Statute and Rule Requirements

The Vital Statistics Act, Minnesota Statutes, sections 144.211 to 144.227, and Minnesota Rules, chapter 4601, define requirements related to birth registration and fetal death reporting in Minnesota. The following is a description of requirements by selected topic.

Adding the Father to a Birth Record
Births and Fetal Deaths that Occur in a Moving Conveyance
Birth Registration - Filing Requirements
Birth Registration - Hospital Responsibility
Birth Registration - Information Required
Correcting or Amending a Birth Record
Correcting or Amending a Fetal Death Reports
Fetal Death Reporting
Infants of Unknown Parentage Including "Safe Place" Babies
Making an Intentionally False Statement - Birth Registration or Fetal Death Report
Social Security Numbers in the Birth Registration Process

Adding the Birth Father to a Birth Record
If the parents are married or were married within 280 days of the birth, there is a presumption of paternity according to Minnesota Statutes, section 257.55 and the husband is added as the birth father on the birth record.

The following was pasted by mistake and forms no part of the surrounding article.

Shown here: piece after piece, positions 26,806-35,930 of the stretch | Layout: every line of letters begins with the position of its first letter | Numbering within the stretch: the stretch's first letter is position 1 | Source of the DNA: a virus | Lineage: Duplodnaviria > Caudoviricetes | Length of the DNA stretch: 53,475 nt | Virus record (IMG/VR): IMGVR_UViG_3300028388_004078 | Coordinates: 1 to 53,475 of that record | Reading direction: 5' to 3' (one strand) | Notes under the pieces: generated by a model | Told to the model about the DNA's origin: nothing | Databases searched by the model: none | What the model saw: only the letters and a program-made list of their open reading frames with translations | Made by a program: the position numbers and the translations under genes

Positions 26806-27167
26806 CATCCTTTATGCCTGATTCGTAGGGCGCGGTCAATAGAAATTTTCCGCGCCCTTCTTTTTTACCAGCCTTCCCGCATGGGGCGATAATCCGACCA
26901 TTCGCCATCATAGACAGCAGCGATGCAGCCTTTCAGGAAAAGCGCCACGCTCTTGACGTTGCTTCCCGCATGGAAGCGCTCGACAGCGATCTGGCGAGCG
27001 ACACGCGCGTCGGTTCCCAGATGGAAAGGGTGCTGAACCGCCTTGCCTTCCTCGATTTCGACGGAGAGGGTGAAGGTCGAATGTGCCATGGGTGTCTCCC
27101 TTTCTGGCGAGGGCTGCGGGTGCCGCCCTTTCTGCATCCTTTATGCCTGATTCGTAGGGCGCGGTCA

If the parents are not married and there is no presumption of paternity according to Minnesota Statutes, section 257.55, Minnesota Statutes, section 144.215, subdivision 3, and Minnesota Rules, part 4601.0600, subpart 5, require a court order, recognition of parentage or declaration of parentage to add the birth father's information to the birth record. This process establishes the last name of the child.

According to Minnesota Statutes, section 257.75, if the mother is married but not to the birth father, the husband may complete a Husband's Non-Paternity Statement and the birth father and mother may complete a Recognition of Parentage.

Births and Fetal Deaths that Occur in a Moving Conveyance
According to Minnesota Rules, part 4601.0700, when a birth occurs in a moving conveyance and the child is first removed from the conveyance in Minnesota, the birth must be registered in Minnesota and the place where the child is first removed is considered the place of birth to be reported on the birth record.

According part 4601.2200, subpart 2, when a fetus is delivered in a moving conveyance and the fetus is first removed from the conveyance in Minnesota, the place of delivery to be reported on the fetal death report is the place where the fetus is first removed.

Birth Registration - Filing Requirements
Minnesota Statutes, section 144.215, subdivision 1, require that a birth record be filed with the state registrar for each live birth within five days after the birth.